Three observations from China’s economy important to Australian investors
There’s a lot going on to keep our attention this year. Our expectations remain that volatility has returned to more normal levels, after a long period of minimal volatility. And there are many triggers for volatility. However, investors should also be keeping an eye on China.
For investors in domestic equities, the variance of returns (the difference between returns) of different markets declines significantly when the US market falls. By that we mean to say that when the US market falls sharply, so does ours.
Investors should also be keeping an eye on China and recently management consultant McKinsey (no jokes about management consultants will be published in the blog comments!) produced an article sharing some of their insights from their work in China.
They noted four main observations, three of which are important for Australian investors.
- Growth is slowing — but China is still adding the equivalent of Australia every year
The first observation made is that 2018 economic activity weakened. To the extent that official Chinese GDP numbers can be trusted, official statistics placed real GDP growth at 6.6 per cent in 2018, the lowest rate since 1990.
No doubt aware of the limited truth in official Chinese data, McKinsey Global Institute publishes their own Economic Activity Index, tracking 57 different indicators ranging from retail and property sales to electricity consumption. Just remember garbage in, garbage out. This indicator also shows the Chinese economy is slowing. And the Index has been lower than GDP for the last four years.
Consensus forecasts expect Chinese GDP growth to fall to between 6.0 and 6.2 percent this year. Capital economics however believe growth will decline to circa 2 per cent within a decade and that China will not replace the US this century as a global growth powerhouse.
McKinsey note that even though China is slowing down, the absolute value of annual growth is equivalent to the entire Australian economy. In other words its adding an Australia-sized economy to its own annually.
- The consumer story is still strong, but changing
According to McKinsey: Negative sales stories from multinational companies in China such as Apple, as well as domestic companies including car dealers and cosmetic companies, have fed concerns about Chinese growth and are ignoring the long term story. “Chinese consumption is expected to grow by about $6 trillion from today through 2030.” This represents the “combined consumption growth expected in the US and Western Europe over the same period” and is double India and ASEAN economies combined.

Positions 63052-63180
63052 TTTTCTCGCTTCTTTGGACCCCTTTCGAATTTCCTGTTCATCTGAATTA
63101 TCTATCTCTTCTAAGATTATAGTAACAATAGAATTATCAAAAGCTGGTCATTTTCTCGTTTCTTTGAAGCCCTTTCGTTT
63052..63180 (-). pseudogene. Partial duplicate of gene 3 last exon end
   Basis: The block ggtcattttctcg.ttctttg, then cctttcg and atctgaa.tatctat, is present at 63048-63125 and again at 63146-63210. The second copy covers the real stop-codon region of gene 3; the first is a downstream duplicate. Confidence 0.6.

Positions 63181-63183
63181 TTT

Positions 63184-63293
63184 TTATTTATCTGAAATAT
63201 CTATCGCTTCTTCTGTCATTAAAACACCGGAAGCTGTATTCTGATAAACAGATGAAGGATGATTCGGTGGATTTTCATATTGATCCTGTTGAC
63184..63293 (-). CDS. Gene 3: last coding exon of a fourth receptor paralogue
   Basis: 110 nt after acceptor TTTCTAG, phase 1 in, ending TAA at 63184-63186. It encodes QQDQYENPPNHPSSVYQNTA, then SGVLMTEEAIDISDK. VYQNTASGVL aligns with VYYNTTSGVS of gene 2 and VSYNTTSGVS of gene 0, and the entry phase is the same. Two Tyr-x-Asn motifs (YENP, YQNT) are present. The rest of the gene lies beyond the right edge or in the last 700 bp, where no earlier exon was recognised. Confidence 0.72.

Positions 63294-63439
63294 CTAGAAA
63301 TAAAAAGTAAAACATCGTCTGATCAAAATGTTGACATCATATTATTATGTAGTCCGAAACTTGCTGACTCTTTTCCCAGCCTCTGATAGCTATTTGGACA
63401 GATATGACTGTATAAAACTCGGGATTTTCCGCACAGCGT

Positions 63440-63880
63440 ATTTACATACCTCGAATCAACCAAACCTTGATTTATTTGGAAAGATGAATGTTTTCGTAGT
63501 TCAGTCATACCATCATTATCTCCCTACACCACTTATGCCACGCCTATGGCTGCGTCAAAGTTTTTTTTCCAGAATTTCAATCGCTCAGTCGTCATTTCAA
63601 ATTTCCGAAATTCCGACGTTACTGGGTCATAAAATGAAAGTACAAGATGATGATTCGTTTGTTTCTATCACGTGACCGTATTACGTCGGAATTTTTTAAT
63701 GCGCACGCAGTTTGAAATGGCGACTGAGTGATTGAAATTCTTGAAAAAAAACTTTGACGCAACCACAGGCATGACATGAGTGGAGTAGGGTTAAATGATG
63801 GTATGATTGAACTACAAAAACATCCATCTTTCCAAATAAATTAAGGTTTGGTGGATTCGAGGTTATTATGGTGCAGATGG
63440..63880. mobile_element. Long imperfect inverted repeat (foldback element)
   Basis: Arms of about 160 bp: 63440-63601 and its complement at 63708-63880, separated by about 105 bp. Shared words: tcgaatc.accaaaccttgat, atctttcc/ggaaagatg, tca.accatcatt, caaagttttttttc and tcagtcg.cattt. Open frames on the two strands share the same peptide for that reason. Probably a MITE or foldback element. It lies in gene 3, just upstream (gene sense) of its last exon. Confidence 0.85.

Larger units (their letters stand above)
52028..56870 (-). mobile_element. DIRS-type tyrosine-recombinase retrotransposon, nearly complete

China also added 13.6 million new urban jobs in 2018, exceeding the 11 million target.
There are however changes. Some consumers are trading down to cheaper products. Online sales grew in 2018 by 24 per cent and first-tier city consumption remains strong thanks to a “wealth buffer” from higher paying jobs and real estate prices.
- The credit crunch is real
According to McKinsey, following the GFC, eight years of government stimulus spawned shadow banking, informal lending and “a range of experiments in debt issuance.” Those eight years were then said to be followed by a couple years of conscious deleveraging and credit reduction.”
As we have noted in various Montgomery presentations, each stimulus by China has been less effective than the last and McKinsey also make this observation, stating; “recently the efficacy of government stimulus has been waning. Each renminbi of economic stimulus that the government pumped into the economy delivered less in actual GDP growth than in the past.”
McKinsey pointed out that since 2016, regulators have acknowledged these challenges and have emphasised deleveraging. Crack downs on shadow banking and Peer-to-Peer lending is having an additional dampening effect on the flow of credit, leading to a significant drop in credit availability. McKinsey point to the growth in outstanding credit falling from 13 per cent in 2017 to 7 per cent in 2018, below nominal GDP growth of 9.7 per cent.
When credit growth is lower than GDP growth that is the definition of deleveraging – something that we think may also happen in Australia.
But the data above doesn’t take into account China’s January stimulus efforts, which is itself a response to the prior slowing.
This has important implications for Australia in light of the China stimulatory actions since January this year.
- Acquisition opportunities are opening up for fast movers
The final point McKinsey make, which may be less relevant for Australian investors is that the government’s squeeze on credit has seen the number of bond defaults by private firms rise from 42 in 2017 to 147 in 2018. Once again, the data is probably the reason for China’s recent stimulatory action in January 2019.
McKinsey make the observation that “potentially increased openness to foreign direct investment across several sectors being discussed in broader trade-related negotiations, could create a window of opportunity for multinationals, with scale and significance in China, and the willingness to make bold moves, to acquire domestic competitors caught in the credit squeeze.”
We note the word “potentially” and also the not insignificant risk that after multinationals make their investment in China, the country could change its permissions at any time, confiscating the investment made.